A Wells Fargo financial professional recently helped to save a client from losing money in a scam targeting senior citizens. The 78-year old client thought that he won an overseas lottery. Instead, he became a victim of financial elder abuse via a typical lottery scam. The Wells Fargo professional prevented money from being sent offshore, however money from another bank was sent out. San Francisco financial elder abuse attorneys warn senior citizens that lottery scams are abundant. California elder abuse attorneys warn the public not to fall for lottery scams.
In this case, the senior citizen victim was contacted by unknown individuals claiming to be from the Costa Rican lottery. They told the senior citizen that he had won the lottery and that he could collect a $5 million payout. Then they told the senior citizen victim that there were some formalities and that they would need some personal information to verify his identity. Additionally, they told him that he needed to send money to pay off various taxes and fees associated with the money he had won. The senior citizen victim then went to one of his banks and transferred $88,000 to an offshore account. California financial elder abuse attorneys warn seniors not to transfer money overseas. San Francisco financial elder abuse attorneys say that sending money to offshore accounts is a very risky proposition.
Next, the senior citizen victim went to his Wells Fargo Bank and attempted to set up another transfer of $50,000 to an offshore account. This time the senior citizen got lucky. The Wells Fargo financial professional knew immediately that something was wrong and refused to go forward with the transfer. Since the senior citizen client was convinced that he was one transfer away from getting $5 million, there was an unpleasant exchange between the financial professional and the senior citizen. At that point, the financial advisor contacted the family of the senior and they helped convince him that it was a scam. The financial advisor helped prevent further financial elder abuse by refusing to transfer the money. San Francisco financial elder abuse attorneys say that financial professionals can play a role in the battle against financial elder abuse.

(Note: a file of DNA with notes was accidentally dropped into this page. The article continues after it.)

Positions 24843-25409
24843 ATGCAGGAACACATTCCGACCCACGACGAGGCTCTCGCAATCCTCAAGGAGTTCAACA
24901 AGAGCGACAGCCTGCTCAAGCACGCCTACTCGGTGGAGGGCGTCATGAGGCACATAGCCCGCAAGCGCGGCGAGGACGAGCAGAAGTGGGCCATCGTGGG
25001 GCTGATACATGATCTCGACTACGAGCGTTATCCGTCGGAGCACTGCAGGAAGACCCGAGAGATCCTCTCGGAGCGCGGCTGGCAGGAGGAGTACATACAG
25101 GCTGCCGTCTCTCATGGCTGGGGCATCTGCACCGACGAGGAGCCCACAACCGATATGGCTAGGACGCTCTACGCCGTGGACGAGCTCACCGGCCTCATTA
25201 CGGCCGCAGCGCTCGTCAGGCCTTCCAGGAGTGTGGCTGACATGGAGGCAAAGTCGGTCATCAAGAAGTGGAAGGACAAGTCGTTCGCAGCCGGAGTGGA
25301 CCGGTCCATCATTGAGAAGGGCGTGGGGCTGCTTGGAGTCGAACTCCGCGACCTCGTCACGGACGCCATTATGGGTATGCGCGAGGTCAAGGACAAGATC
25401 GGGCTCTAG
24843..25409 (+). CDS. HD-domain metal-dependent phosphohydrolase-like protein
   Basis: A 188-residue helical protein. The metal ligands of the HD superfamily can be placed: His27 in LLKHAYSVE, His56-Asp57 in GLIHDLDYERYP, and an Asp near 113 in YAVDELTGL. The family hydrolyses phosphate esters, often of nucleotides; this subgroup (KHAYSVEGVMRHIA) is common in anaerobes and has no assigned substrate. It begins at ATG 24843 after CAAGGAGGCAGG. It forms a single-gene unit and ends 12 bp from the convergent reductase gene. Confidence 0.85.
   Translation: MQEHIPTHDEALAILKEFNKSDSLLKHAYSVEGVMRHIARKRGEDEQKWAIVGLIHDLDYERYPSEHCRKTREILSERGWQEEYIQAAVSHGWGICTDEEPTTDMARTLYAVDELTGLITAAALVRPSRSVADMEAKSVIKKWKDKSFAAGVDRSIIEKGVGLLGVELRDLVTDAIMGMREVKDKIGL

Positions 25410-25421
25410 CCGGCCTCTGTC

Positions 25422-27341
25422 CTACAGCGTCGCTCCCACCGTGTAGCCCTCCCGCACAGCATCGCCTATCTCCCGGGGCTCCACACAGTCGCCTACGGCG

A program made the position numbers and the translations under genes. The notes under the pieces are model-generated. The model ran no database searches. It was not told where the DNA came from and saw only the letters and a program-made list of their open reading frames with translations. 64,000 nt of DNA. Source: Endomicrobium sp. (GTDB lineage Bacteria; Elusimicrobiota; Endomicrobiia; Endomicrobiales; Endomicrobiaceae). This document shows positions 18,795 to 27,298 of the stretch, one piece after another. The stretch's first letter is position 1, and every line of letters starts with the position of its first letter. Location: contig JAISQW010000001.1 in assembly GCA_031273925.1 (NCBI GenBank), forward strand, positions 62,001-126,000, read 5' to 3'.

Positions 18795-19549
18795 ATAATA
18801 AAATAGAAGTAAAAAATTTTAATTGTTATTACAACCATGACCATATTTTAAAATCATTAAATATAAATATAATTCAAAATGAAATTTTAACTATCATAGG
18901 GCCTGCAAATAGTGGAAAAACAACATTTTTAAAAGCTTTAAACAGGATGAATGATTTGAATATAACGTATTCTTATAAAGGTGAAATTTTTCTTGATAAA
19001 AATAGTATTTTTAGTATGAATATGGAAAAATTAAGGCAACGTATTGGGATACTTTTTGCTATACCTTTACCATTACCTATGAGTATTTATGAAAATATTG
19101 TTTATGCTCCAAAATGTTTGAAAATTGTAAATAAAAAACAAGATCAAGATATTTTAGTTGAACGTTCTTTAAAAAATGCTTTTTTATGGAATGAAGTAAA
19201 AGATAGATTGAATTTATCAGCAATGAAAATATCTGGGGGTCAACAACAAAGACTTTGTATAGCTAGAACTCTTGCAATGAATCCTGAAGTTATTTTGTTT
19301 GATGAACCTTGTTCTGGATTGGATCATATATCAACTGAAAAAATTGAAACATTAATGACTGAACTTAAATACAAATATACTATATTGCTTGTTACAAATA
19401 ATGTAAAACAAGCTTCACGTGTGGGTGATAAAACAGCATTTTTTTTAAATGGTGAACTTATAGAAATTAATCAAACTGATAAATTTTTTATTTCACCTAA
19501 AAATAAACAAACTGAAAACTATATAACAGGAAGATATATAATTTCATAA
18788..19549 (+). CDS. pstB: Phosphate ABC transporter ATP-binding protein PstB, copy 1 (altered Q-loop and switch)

Evans Law Firm, Inc. handles elder abuse, financial elder abuse, physical elder abuse, annuity fraud, consumer fraud class actions, insurance and banking fraud cases. If you think that you have witnessed or are the victim of elder abuse, or financial fraud then contact Evans Law Firm, Inc. at 415-441-8669 for a free and confidential consultation, or email us at
Frustrated borrowers stuck with the risky and unaffordable Pay Option ARM loans may be getting a break on their applications for a Wachovia loan modification. The recent final approval for the purchase of Wachovia by Wells Fargo Bank may open the door for a more aggressive loan modification program for homeowners facing default on their mortgage loans. Prior to the announcement of the purchase, Wachovia had implemented a beneficial loan workout program that offered their clients a low, step rate loan modification to help them avoid foreclosure and stay in their homes.
However, during the finalization of the Wells Fargo take over, borrowers experienced an extremely uncooperative response when applying for a Wachovia loan modification. The previous program was discontinued, and borrowers were routinely told that Wachovia was not offering any type of loan modification program to needy borrowers. The most a homeowner could hope for was a payment deferral or repayment plan. These two options are short term solutions at best, and not beneficial to the majority of borrowers as a long term solution.
Now that shareholders have given the final approval for the buy out, predictions are that a more aggressive Wachovia loan modification program will be implemented to quickly resolve the high default rate on Pay Option ARM loans written for the majority of Wachovia customers. Wells Fargo $12.7 billion acquisition faces immediate stress as home foreclosures keep rising and unemployment forecasts paint a dim, and lengthy recession threat.
Wells Fargo now owns $482.4 billion dollars in a loan portfolio that will produce $60 billion in losses over the next three years, and about 60% of that will come from the Pay Option Arm mortgages. That is a big incentive to find a cost effective, far reaching and streamlined Wachovia loan modification program to help the lender get those bad loans off their books. Homeowners who have been facing a brick wall may now find that they will have the opportunity to obtain a loan workout to avoid foreclosure and stay in their home.
Borrowers trying to get a Wachovia loan modification will have to be patient and persistent for now. There is no time line in place yet, however homeowners who are actively pursuing a loan workout with Wachovia should stay the course and work within the current system so that they will be in position to move forward as soon as any new program is implemented. Wells Fargo will have to make some tough decisions on how to best write down these loans, but borrowers could see a real benefit as the lender moves forward to clean up the mess they inherited.